Friday, August 22, 2014

Twins of Voodoo: A Conversation with Genesis Breyer P-Orridge: Part 3 of 3

Cover of the forthcoming Psychic TV album, Snakes (photo courtesy of

In Parts 1 and 2 of this conversation, Genesis Breyer P-Orridge discussed h/er work in Psychic TV, efforts to share h/er experience in pandrogyny with others and some of h/er past exploits in '60s and '70s England. In this third and final part of our extensive conversation, Gen discusses h/er recent explorations into Voodoo – a journey that has been extensively documented in the upcoming film Bight Of The Twin by Hazel Hill McCarthy III.

It has been a great pleasure presenting this multi-part interview on this site, and I wish Gen nothing but the greatest happiness and success moving forward.

You're 64 now. In this stage of your evolution, what gives you the most joy?

Here's a letter somebody sent me from Canada: Currently, I'm busy making some major changes to my life. I spent most of last year recovering from a rather troubling depression. I thought it was time to take your example to heart and get on with living the life I've always wanted. So I will be quitting my job at the end of the year, possibly sooner, and starting my own business, with the added advantage that I will be able to work without having to stay in a permanent location. A big thank you goes to you for giving me the courage to do this. I'm actually scared shitless, which I believe is a sign I'm on the right path.

Isn't that sweet? That's when we feel some joy.

Obviously, my little dog, Musty Dagger [gives us joy]. She's a Pekingese, and she's absolutely wonderful. She's a rescue, of course; all of our dogs have been rescue dogs. Jaye always said she didn't want babies, but if she got the urge to have a baby around, she would always adopt.

We got a hell of a lot of joy from going to Africa...A friend of mine, Hazel Hill McCarthy III, lives in Los Angeles. A few years ago when I had a bit more money than usual, we took her with me as a companion to Kathmandu in the Himalayas and had a really beautiful time there. In the autumn last year, she came over to visit and showed me these photos she'd come across online of this festival that happens every seven years in Benin in Africa. We were both blown away by the costumes. I said, 'God, wouldn't it be great to go there and film that?' She took that to heart and actually found out how to do that, and bought me a ticket to go. I said, 'Well, you can’t do that.' She goes, 'You took me away somewhere amazing. Now, it's my turn to take you.' She and her husband Douglas, and Drew and Lewis – some friends of hers – came. We had a crew of four people with really high-end cameras, a still photographer and two people doing sound, and we went to Benin, which is just next door to Nigeria. It's the only country in the world where the state religion is Voodoo. We went thinking we'd film this festival, but we got there 10 days early. Our translator-cum-fixer Emmanuel took us on the second night to meet his father in his little compound. It's nighttime where there's no electricity, so there's some candles. His father –whose name was really long, but we called him 'Dah' - was sitting there, and he's wearing all these necklaces. Having studied Santeria and other disciplines, we knew it meant it was a priest...We realized that he was someone important, but not how important.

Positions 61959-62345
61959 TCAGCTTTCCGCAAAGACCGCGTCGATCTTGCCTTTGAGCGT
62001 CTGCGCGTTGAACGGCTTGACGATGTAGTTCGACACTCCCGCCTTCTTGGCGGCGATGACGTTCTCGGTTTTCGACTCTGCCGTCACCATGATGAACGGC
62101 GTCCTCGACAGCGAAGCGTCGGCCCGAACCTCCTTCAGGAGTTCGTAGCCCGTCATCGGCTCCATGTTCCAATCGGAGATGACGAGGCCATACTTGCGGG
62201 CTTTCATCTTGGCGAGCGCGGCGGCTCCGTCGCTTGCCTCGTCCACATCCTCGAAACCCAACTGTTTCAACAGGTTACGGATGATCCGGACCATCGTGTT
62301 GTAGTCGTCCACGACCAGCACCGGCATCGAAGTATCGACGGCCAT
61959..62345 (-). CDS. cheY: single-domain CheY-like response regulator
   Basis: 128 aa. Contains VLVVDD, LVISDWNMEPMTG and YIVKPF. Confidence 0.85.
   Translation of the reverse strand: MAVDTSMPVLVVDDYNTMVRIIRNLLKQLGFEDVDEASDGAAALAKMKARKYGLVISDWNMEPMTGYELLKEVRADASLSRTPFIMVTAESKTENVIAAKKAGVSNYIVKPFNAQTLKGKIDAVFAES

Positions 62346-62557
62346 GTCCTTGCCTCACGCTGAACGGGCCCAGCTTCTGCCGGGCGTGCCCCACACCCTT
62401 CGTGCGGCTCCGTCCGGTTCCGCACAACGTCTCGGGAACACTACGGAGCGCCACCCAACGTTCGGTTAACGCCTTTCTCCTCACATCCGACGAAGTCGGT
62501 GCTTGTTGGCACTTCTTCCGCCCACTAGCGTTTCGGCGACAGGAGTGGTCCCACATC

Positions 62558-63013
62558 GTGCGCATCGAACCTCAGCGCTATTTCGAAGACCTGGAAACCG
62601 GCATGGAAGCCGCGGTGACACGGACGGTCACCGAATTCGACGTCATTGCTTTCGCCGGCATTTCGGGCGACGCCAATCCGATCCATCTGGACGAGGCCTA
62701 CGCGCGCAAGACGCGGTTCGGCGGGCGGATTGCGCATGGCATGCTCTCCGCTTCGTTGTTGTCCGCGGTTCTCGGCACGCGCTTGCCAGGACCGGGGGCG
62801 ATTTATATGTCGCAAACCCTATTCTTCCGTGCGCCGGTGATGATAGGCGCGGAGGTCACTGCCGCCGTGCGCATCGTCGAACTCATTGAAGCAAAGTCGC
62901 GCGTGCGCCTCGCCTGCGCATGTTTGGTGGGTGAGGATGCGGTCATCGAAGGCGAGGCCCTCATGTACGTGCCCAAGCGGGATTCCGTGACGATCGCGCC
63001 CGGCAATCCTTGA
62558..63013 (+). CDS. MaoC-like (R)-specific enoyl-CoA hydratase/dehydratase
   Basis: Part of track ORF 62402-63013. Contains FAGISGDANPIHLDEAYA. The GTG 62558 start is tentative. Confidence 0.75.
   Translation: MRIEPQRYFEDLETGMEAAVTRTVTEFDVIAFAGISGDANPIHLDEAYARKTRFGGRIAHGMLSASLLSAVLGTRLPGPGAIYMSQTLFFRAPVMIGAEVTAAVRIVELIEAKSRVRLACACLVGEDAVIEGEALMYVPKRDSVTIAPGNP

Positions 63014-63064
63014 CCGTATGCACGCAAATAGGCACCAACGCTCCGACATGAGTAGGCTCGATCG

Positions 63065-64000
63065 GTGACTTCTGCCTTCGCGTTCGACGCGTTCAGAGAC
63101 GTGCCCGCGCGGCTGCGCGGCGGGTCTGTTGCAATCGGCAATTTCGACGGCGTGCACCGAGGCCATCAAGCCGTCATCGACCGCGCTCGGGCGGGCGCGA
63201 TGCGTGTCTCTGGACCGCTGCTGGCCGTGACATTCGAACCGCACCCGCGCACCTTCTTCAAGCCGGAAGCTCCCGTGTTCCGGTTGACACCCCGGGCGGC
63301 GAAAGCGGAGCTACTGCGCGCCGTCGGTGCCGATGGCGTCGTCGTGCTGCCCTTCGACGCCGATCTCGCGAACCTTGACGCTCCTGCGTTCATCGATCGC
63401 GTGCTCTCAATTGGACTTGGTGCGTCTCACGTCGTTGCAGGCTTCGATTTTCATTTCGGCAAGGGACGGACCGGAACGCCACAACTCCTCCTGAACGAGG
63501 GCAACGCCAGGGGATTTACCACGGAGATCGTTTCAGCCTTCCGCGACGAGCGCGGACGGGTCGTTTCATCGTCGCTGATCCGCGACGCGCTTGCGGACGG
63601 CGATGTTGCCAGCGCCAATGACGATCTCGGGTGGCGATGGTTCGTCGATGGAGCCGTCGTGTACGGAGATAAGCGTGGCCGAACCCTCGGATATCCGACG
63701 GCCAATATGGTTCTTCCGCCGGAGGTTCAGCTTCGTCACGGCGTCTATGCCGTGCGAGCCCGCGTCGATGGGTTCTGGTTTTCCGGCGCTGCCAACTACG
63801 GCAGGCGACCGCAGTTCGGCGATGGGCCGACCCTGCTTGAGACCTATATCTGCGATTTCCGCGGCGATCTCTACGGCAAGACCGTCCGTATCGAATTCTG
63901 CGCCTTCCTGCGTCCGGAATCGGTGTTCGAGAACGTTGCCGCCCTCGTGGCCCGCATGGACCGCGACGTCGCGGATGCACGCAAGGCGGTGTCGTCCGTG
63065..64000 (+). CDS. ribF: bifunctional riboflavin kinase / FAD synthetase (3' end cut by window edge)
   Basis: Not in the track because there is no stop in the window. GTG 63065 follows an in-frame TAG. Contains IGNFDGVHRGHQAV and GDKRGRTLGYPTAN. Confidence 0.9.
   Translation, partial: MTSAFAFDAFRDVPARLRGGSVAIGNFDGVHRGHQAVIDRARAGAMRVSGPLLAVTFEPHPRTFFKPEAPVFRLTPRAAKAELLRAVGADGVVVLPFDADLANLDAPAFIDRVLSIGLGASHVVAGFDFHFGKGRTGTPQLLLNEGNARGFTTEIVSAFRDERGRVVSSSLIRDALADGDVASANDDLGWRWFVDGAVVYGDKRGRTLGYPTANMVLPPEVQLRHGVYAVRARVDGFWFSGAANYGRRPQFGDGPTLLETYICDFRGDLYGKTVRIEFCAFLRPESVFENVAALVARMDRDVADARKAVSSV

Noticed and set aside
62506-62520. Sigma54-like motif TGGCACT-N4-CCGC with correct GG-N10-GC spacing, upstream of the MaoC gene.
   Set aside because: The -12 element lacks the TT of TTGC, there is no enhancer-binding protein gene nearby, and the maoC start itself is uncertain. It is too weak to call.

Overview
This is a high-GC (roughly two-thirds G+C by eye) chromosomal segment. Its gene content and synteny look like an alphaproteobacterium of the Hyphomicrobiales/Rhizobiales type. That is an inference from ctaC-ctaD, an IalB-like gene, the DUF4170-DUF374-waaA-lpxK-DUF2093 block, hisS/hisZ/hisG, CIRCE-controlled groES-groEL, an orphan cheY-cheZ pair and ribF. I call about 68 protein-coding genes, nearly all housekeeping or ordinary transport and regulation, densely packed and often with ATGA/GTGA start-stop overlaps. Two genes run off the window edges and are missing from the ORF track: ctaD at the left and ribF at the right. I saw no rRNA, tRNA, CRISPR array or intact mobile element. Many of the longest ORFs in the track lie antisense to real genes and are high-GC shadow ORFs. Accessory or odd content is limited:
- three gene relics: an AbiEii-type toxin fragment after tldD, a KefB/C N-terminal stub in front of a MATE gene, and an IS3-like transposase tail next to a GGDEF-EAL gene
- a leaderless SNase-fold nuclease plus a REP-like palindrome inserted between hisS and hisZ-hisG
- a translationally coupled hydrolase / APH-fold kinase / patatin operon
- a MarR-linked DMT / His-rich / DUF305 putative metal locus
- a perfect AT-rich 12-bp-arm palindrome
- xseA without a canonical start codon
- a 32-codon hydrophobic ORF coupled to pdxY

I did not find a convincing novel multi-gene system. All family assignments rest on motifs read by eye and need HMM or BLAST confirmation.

We're all just talking and drinking. He looks at me and points and goes, 'You had a twin who died, and she needs to have her soul and spirit joined with yours. Would you be prepared to do a ceremony so that we can have her linked with you?' Everyone went really quiet, because they knew all about Jaye, but he didn't. We went, 'Yeah!' Suddenly, this documentary film becomes Benin and Voodoo interacting with Gen! (laughs) Jaye used to call that, 'the Of Course Factor.' 'Well, of course they knew that you had a twin; of course it ended up like that.' That's how she would explain it. It was amazing, and we came back so energized and so rewarded with a magical view of the universe.

It's not the title of the documentary, but my running title is, “Voodoo: A Religion of Kindness.” They were so kind, so generous. They have nothing; to have a chicken is a big deal. Those people reconfirmed my belief in the possibility of humanity to still become something amazingly beautiful. All of it – not one bit or the other bit, not the ones who have this god or that god – but just humanity. No gangs, no cliches, no dogma, no better than yours. Just all of us loving what's possible.

Where is the documentary in terms of production at this point?

Hazel's made a trailer. There's no budget; she used her own money to get us there. As far as we understand it, the plan is to get the trailer as perfect as possible and then look for people to help sponsor it becoming a full-length documentary.

They allowed us to film everything – [things] that have never been filmed before. We have two ceremonies that we filmed. The five heads of the five cults of Voodoo met us in a sacred grove and said, 'You can ask any question you want. We'll answer.' No one's ever had that access before – and what they say is so different to that stupid Hollywood version of Voodoo. That's why we thought using the word 'kindness' could be so important, because it immediately shifts your mind from your pre-conceptions and stereotypes and sensational versions of what you've been told. It was nothing like that; it was just so embracing and loving and kind. At 64, to have another amazing adventure and another spiritual explosion of hope...that's what we live for.


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